You are ultimately responsible to honor (steward, protect, keep safe, nourish, and nurture) the life God has given you and the person God has created you to be. You don’t need to lean on the energy of hate and resentment to protect yourself from his verbal assaults when he is drinking. What might be possible for you if you calmly told yourself (and if it was safe, said also to him) the following? “You are a grown-up man. I want to honor your right to make choices you think are best for you. When you choose to drink to excess that is your choice. I too must make choices that honor me. When you choose to drink to excess, I don’t like the way you treat me. From now on I will stay in a hotel (or permanently move out) because of the way you treat me when you’re drunk.”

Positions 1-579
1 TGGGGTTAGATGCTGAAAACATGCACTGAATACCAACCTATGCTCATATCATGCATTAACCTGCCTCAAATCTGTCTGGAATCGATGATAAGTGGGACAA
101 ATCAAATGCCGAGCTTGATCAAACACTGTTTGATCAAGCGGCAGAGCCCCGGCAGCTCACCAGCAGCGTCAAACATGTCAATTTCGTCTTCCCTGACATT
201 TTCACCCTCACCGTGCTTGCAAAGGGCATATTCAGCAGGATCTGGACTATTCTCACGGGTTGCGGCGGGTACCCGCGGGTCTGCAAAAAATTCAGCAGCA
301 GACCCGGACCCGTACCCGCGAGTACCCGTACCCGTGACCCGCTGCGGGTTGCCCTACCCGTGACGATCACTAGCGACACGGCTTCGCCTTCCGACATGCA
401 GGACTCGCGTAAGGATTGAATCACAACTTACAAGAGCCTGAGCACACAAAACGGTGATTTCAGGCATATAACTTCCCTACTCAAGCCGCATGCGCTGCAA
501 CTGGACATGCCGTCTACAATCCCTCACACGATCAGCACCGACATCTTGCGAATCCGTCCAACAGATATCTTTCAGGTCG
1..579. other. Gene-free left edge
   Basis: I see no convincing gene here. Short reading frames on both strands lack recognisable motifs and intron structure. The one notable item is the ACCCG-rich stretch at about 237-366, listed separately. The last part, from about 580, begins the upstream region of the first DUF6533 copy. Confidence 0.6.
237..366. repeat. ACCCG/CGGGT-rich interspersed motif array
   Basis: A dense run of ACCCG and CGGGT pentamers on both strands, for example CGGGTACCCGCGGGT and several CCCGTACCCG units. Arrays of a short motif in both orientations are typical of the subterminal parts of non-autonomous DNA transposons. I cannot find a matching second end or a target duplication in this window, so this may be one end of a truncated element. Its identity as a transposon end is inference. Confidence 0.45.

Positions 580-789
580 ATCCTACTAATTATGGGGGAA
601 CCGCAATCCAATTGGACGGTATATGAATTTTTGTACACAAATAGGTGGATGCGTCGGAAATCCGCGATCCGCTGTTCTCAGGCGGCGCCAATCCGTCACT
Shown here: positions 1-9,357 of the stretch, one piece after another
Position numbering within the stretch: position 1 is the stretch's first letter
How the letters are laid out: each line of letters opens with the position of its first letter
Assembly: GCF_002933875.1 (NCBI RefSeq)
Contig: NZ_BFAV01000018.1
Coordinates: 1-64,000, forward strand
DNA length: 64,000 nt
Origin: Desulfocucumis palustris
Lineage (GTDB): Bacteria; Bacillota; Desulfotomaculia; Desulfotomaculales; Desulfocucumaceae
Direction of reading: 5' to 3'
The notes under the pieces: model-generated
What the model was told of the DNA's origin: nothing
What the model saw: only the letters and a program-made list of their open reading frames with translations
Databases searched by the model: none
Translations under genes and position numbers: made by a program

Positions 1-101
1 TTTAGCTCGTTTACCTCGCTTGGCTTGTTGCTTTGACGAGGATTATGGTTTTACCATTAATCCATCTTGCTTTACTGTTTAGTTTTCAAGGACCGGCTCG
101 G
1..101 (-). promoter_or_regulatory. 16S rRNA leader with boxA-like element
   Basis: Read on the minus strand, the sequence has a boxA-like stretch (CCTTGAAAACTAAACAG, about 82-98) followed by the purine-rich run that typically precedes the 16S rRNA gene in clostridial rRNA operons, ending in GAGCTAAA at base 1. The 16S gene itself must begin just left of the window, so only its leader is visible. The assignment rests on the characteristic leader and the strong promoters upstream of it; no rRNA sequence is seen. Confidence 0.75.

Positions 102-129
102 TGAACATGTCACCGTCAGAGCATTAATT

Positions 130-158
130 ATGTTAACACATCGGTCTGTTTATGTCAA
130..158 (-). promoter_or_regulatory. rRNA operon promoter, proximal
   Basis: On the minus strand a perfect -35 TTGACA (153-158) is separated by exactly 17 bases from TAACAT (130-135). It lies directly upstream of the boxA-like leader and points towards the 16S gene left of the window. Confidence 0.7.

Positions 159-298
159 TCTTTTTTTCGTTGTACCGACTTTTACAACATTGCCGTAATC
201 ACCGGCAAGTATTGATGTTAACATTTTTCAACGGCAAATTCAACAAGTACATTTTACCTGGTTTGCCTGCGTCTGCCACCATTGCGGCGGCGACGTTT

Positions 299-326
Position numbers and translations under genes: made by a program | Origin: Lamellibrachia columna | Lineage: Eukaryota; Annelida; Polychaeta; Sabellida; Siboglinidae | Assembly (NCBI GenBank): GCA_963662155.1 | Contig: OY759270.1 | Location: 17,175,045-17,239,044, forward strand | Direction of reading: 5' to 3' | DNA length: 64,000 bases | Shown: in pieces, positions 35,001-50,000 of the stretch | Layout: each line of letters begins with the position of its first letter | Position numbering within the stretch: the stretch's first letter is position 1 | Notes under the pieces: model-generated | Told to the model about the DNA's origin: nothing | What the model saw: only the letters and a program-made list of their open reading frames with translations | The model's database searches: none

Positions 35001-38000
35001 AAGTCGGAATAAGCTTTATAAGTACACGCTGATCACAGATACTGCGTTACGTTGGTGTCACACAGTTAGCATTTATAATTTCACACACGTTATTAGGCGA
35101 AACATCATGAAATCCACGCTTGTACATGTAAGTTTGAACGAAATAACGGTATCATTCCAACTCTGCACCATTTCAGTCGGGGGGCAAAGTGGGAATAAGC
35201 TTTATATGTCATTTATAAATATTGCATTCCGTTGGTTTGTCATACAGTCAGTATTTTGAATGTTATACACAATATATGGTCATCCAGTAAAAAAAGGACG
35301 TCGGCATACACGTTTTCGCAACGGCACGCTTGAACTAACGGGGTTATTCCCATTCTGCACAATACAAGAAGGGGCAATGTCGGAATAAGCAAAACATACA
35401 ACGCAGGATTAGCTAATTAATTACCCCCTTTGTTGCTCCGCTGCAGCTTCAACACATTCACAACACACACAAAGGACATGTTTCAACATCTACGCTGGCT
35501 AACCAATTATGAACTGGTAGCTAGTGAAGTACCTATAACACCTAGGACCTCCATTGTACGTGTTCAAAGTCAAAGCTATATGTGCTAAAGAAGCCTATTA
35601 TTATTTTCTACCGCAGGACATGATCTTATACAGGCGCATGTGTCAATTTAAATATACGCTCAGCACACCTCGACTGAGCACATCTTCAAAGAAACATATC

Friend, you do not have to continue to live like this even if he chooses to.
Last, you mentioned a lack of support. Getting healthy is always easier done in the company of other healthy individuals. It sounds like your friends may not be the best people to get support from during this time in your life. I’d highly encourage you to attend a few meetings at Al-Anon, which is a support group for those who live with problem drinkers. They understand how to support you as you get healthier and honor yourself and stop focusing on what he does or doesn’t do going forward.
Friend, how have you learned to better honor and care for yourself even while honoring the other? How has that helped you become stronger and healthier?